Black and White

Black and White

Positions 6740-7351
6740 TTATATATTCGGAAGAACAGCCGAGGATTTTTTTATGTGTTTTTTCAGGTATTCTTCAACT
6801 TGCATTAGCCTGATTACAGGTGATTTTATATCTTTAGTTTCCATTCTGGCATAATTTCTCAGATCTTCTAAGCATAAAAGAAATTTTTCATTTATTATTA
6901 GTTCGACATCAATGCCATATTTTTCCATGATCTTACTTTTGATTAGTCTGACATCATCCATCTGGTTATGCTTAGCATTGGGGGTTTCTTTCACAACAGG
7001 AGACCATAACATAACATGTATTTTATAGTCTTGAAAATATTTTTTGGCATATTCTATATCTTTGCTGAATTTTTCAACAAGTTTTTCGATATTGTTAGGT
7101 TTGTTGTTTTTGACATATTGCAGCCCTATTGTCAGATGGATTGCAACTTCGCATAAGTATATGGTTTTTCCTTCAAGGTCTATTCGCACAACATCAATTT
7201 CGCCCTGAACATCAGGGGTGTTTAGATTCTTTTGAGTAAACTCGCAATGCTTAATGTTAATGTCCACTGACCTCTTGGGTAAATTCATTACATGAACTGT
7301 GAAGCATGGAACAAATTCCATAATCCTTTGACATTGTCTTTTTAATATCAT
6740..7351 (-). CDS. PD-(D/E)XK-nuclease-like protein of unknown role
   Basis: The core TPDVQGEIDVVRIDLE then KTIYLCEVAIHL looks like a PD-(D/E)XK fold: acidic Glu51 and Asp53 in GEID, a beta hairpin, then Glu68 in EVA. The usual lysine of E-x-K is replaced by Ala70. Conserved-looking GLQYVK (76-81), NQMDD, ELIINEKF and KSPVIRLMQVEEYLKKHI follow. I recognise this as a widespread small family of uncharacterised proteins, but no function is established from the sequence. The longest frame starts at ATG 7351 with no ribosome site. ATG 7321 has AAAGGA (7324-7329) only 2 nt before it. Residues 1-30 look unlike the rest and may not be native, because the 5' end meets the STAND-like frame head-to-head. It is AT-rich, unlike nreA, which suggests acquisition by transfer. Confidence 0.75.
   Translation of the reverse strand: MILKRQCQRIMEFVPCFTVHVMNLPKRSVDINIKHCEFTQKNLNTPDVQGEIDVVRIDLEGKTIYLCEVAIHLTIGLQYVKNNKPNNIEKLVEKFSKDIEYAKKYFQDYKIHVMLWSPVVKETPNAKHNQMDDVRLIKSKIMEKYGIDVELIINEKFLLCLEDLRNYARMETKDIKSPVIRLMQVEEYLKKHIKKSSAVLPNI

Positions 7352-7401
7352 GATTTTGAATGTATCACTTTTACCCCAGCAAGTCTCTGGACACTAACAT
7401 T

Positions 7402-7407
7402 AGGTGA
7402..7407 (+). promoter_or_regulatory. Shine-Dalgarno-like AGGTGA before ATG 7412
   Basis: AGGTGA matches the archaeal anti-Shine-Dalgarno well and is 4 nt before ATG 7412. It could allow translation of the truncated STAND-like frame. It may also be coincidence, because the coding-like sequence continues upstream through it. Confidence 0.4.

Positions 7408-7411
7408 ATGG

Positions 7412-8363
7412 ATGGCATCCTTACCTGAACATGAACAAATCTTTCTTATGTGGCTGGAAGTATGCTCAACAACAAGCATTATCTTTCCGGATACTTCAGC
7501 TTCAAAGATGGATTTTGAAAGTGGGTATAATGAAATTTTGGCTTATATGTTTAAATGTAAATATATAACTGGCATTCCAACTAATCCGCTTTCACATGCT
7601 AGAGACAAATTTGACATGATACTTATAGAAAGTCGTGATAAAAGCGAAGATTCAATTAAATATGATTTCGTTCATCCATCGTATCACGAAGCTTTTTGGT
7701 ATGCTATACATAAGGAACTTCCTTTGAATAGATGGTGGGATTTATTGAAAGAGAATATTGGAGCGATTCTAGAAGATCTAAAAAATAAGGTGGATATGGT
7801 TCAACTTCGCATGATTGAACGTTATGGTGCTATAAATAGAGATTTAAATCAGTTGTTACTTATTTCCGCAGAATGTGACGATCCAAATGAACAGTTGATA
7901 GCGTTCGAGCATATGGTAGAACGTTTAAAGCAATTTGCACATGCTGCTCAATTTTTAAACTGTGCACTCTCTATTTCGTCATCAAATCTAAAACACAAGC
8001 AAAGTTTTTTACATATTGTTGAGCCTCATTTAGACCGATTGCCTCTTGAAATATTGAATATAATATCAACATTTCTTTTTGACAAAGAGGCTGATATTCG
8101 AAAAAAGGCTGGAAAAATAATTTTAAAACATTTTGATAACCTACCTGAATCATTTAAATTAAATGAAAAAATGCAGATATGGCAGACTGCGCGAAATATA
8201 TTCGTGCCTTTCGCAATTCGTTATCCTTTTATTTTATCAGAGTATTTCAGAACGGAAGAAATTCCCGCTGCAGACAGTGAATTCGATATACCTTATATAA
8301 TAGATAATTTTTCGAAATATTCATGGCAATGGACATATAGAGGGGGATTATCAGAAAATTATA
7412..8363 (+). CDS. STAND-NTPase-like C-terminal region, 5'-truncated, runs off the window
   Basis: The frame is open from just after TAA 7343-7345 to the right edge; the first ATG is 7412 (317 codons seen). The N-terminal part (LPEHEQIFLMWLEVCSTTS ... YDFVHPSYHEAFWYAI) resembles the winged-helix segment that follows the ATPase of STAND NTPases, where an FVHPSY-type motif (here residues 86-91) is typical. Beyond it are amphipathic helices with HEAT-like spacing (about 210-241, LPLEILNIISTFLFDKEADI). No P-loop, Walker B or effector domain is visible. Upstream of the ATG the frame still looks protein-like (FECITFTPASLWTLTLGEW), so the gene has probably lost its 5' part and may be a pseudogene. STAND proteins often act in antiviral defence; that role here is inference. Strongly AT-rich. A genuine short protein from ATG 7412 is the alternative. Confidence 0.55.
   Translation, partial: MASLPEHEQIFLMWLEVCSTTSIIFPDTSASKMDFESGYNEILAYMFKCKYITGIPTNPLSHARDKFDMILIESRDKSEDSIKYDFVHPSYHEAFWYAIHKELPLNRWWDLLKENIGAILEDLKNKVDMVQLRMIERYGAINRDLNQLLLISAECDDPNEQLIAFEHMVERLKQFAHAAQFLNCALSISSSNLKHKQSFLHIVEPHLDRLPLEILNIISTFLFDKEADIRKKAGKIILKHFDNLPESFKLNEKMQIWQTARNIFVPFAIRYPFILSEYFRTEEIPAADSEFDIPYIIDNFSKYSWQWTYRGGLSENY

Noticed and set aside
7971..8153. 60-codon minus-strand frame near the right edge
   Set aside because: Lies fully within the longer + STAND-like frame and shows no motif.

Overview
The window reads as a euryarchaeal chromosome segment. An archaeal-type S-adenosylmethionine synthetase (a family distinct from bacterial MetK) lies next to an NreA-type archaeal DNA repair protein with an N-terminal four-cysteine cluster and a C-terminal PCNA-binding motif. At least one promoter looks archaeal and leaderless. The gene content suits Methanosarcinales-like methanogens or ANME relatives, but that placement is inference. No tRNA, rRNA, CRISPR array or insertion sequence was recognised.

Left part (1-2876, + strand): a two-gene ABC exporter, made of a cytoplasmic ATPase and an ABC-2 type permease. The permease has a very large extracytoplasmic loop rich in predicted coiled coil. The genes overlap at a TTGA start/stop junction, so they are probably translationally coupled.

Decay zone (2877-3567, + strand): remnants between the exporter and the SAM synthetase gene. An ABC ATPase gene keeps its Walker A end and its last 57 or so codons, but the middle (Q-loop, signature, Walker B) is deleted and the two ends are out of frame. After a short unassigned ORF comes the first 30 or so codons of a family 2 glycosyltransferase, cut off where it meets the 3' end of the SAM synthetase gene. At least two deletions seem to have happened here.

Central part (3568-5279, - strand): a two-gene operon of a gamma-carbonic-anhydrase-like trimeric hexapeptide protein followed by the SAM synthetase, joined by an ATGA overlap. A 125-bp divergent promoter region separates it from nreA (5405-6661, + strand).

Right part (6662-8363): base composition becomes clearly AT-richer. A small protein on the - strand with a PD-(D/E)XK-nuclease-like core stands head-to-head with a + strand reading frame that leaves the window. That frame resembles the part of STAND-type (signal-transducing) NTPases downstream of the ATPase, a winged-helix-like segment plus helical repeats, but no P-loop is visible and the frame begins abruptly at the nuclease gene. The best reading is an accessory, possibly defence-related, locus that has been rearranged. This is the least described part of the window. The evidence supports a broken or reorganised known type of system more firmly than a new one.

If you're listening to The Stranglers for the first time in the 21st century, it may be hard to hear exactly what was so weird and groundbreaking about them. That's how well their sound has been absorbed by the groups that came afterward. But in 1978—when Black and White, their third album, was first issued—it was hard to figure out where they belonged. The Stranglers weren't loud, fast punks. They weren't easier-to-digest new wave popsters. Brilliant songs like "Sweden (All Quiet on the Eastern Front)" and "Nice N' Sleazy" were subtly pulling the legs of everyone around them (crowds didn't get the satire of hiring strippers to dance along), while the musicianship of "Toiler on the Sea" proved that not all underground rock bands in the late '70s were averse to playing their instruments well. The original album had a "White" side (tracks 1-6) and a "Black" side (7-12), and the U.K. release came with a bonus EP that's included here with other bonus tracks. A cover of the Dionne Warwick hit "Walk on By" takes the song into another dimension.

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